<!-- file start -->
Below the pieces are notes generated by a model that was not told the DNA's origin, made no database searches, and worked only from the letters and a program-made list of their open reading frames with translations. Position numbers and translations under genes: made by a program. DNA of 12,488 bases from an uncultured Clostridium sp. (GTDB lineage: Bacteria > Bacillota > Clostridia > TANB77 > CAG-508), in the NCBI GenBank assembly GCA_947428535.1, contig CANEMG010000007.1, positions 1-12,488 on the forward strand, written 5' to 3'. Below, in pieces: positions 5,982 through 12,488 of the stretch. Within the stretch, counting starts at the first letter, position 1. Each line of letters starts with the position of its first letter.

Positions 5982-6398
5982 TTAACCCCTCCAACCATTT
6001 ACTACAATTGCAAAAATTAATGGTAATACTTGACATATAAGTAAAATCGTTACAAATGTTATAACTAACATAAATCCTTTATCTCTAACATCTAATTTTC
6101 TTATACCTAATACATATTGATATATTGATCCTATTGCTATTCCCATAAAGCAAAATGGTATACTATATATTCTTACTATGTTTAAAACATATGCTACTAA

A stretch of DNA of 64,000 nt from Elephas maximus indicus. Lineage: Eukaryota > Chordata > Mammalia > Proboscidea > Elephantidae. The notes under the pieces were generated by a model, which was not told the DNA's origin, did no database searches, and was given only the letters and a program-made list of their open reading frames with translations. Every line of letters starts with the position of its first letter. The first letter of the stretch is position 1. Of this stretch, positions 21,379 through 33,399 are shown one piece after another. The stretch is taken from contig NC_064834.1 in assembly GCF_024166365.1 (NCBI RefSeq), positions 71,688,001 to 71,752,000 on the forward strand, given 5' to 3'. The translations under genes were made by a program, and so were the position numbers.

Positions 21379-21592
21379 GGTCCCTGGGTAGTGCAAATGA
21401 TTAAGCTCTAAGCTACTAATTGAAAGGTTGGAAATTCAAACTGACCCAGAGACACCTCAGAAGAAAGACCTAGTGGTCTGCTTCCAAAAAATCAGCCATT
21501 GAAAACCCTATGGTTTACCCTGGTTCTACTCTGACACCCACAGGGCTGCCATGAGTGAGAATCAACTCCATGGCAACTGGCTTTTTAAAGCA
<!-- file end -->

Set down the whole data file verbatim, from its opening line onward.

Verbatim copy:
Below the pieces are notes generated by a model that was not told the DNA's origin, made no database searches, and worked only from the letters and a program-made list of their open reading frames with translations. Position numbers and translations under genes: made by a program. DNA of 12,488 bases from an uncultured Clostridium sp. (GTDB lineage: Bacteria > Bacillota > Clostridia > TANB77 > CAG-508), in the NCBI GenBank assembly GCA_947428535.1, contig CANEMG010000007.1, positions 1-12,488 on the forward strand, written 5' to 3'. Below, in pieces: positions 5,982 through 12,488 of the stretch. Within the stretch, counting starts at the first letter, position 1. Each line of letters starts with the position of its first letter.

Positions 5982-6398
5982 TTAACCCCTCCAACCATTT
6001 ACTACAATTGCAAAAATTAATGGTAATACTTGACATATAAGTAAAATCGTTACAAATGTTATAACTAACATAAATCCTTTATCTCTAACATCTAATTTTC
6101 TTATACCTAATACATATTGATATATTGATCCTATTGCTATTCCCATAAAGCAAAATGGTATACTATATATTCTTACTATGTTTAAAACATATGCTACTAA

A stretch of DNA of 64,000 nt from Elephas maximus indicus. Lineage: Eukaryota > Chordata > Mammalia > Proboscidea > Elephantidae. The notes under the pieces were generated by a model, which was not told the DNA's origin, did no database searches, and was given only the letters and a program-made list of their open reading frames with translations. Every line of letters starts with the position of its first letter. The first letter of the stretch is position 1. Of this stretch, positions 21,379 through 33,399 are shown one piece after another. The stretch is taken from contig NC_064834.1 in assembly GCF_024166365.1 (NCBI RefSeq), positions 71,688,001 to 71,752,000 on the forward strand, given 5' to 3'. The translations under genes were made by a program, and so were the position numbers.

Positions 21379-21592
21379 GGTCCCTGGGTAGTGCAAATGA
21401 TTAAGCTCTAAGCTACTAATTGAAAGGTTGGAAATTCAAACTGACCCAGAGACACCTCAGAAGAAAGACCTAGTGGTCTGCTTCCAAAAAATCAGCCATT
21501 GAAAACCCTATGGTTTACCCTGGTTCTACTCTGACACCCACAGGGCTGCCATGAGTGAGAATCAACTCCATGGCAACTGGCTTTTTAAAGCA